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Thursday, September 17, 2009 11:13 PM

Pollution Creates "Cancer Villages" in China

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One way to measure the cost of growth is in lives. Please consider China's "cancer villages" bear witness to economic boom.

One needs to look no further then the river that runs through Shangba to understand the extent of the heavy metals pollution that experts say has turned the hamlets in this region of southern China into cancer villages.

The river's flow ranges from murky white to a bright shade of orange and the waters are so viscous that they barely ripple in the breeze. In Shangba, the river brings death, not sustenance.

"All the fish died, even chickens and ducks that drank from the river died. If you put your leg in the water, you'll get rashes and a terrible itch," said He Shuncai, a 34-year-old rice farmer who has lived in Shangba all his life.

"Last year alone, six people in our village died from cancer and they were in their 30s and 40s." Every year, an estimated 460,000 people die prematurely in China due to exposure to air and water pollution, according to a 2007 World Bank study.
Cancerous Waters

Here is the first image of a 10-image set of a slide show on cancerous waters.

A lake near Da Bao Shan in the northern part of China's Guangdong province turns reddish brown after the water was contaminated for years August 27, 2009. It is highly unusual for people to contract cancer at tender ages, but not in the villages around Da Bao Shan, one of China's largest mine that produces lead, zine, cadmium and other heavy metals.

Lead Poisoning Concerns

Inquiring minds are reading Lead poisoning latest China safety concern.
China's environmental protection minister has called for more effective measures to tackle heavy metal poisoning, state media said on Thursday, as anger grows among parents with children poisoned by lead.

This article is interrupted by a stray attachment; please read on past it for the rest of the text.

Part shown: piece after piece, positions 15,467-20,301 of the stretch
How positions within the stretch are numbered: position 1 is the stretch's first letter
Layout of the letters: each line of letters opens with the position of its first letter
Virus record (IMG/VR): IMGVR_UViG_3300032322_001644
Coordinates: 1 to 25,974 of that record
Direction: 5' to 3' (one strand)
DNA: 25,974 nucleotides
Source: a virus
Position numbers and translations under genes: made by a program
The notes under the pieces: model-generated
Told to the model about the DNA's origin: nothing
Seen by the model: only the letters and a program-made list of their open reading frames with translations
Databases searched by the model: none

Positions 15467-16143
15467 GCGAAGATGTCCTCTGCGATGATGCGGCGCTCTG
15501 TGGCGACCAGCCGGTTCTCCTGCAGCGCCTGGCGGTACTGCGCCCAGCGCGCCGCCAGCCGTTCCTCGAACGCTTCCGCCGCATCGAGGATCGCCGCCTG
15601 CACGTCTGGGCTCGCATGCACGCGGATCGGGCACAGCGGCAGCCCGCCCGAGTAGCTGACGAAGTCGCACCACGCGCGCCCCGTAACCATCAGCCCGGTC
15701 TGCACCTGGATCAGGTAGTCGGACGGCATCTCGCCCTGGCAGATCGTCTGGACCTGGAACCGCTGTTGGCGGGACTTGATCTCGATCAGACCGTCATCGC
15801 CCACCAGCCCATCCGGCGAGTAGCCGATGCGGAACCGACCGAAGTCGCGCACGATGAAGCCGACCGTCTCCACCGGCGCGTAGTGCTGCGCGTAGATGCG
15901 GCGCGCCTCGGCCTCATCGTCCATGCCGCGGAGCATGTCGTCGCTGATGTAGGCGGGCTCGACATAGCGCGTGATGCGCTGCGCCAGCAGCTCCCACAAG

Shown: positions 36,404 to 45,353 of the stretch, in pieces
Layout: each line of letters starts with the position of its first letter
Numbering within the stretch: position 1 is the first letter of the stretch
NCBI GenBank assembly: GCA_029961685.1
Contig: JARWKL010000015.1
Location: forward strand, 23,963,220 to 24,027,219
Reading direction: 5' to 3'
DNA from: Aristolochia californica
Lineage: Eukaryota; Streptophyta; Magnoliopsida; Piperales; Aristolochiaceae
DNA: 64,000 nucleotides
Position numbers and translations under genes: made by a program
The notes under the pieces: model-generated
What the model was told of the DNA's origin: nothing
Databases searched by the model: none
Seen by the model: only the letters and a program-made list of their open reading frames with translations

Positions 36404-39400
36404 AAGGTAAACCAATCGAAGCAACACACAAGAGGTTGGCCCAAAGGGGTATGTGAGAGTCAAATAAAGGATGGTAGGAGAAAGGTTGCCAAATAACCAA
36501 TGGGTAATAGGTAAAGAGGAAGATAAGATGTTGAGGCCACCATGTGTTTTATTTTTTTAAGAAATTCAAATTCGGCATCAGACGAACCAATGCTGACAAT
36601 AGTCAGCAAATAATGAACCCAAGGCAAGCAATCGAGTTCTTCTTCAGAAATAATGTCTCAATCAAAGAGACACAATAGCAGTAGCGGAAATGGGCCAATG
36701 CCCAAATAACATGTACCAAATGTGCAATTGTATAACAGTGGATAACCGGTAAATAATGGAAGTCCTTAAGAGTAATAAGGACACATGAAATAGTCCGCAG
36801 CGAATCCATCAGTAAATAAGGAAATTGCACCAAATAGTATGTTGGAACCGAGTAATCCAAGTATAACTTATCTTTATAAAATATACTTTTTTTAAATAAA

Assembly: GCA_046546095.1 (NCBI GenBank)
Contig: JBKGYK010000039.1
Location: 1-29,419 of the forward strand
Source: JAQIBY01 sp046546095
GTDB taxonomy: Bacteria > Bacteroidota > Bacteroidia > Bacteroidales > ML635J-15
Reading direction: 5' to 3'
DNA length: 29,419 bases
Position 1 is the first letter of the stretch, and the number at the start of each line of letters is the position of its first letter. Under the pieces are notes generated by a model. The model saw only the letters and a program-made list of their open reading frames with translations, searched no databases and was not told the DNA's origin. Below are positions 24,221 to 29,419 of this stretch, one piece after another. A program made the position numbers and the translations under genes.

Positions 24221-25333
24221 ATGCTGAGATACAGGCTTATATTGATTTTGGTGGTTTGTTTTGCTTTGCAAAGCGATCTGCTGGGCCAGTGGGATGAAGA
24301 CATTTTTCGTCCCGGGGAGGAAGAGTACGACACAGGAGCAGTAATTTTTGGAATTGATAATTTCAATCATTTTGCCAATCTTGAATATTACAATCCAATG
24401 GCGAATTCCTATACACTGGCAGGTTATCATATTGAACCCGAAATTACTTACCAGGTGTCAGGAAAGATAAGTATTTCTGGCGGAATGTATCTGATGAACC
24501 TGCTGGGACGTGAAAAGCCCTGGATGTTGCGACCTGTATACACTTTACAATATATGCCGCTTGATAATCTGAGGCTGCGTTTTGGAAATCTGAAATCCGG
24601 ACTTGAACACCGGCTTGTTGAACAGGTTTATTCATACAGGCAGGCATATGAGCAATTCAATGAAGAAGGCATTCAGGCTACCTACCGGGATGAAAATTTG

Incidents of lead poisoning have dogged China's heavy metal bases in Shaanxi, Hunan, Henan and Yunnan provinces, leading to temporary closures of smelters after protests by parents angry at their children's illnesses.

  • In August, more than 800 children living near a Dongliong Group-run lead smelter in Shaanxi province showed high levels of lead poisoning, with 174 admitted to hospital. Angry that the plant had not been fully shut, parents attacked it on August 17.
  • Also in August, 1,354 children living near the Wugang Manganese smelter in Wenping, Hunan, tested positive for high levels of lead in their blood. Villagers there blocked roads to plead for treatment and compensation.
  • China's coal mining industry is the world's deadliest, with average fatalities of just under 10 people a day. Floods, explosions and cave-ins claim more than 3,000 lives a year, often in small, poorly regulated mines.
  • Six children died and tens of thousands were hospitalized after drinking melamine-tainted baby formula in 2008.

Melamine, a chemical compound used in fertilizer, had been introduced to poor quality milk to trick protein tests. Sanlu, the formula maker, went bankrupt and its executives were jailed. Some milk dealers were executed. The crisis caused other countries to suspend imports of Chinese milk products and led to heavy losses in other Chinese dairy firms.
Is the growth worth it?
For who?
Want to trust agricultural goods from China?

Mike "Mish" Shedlock
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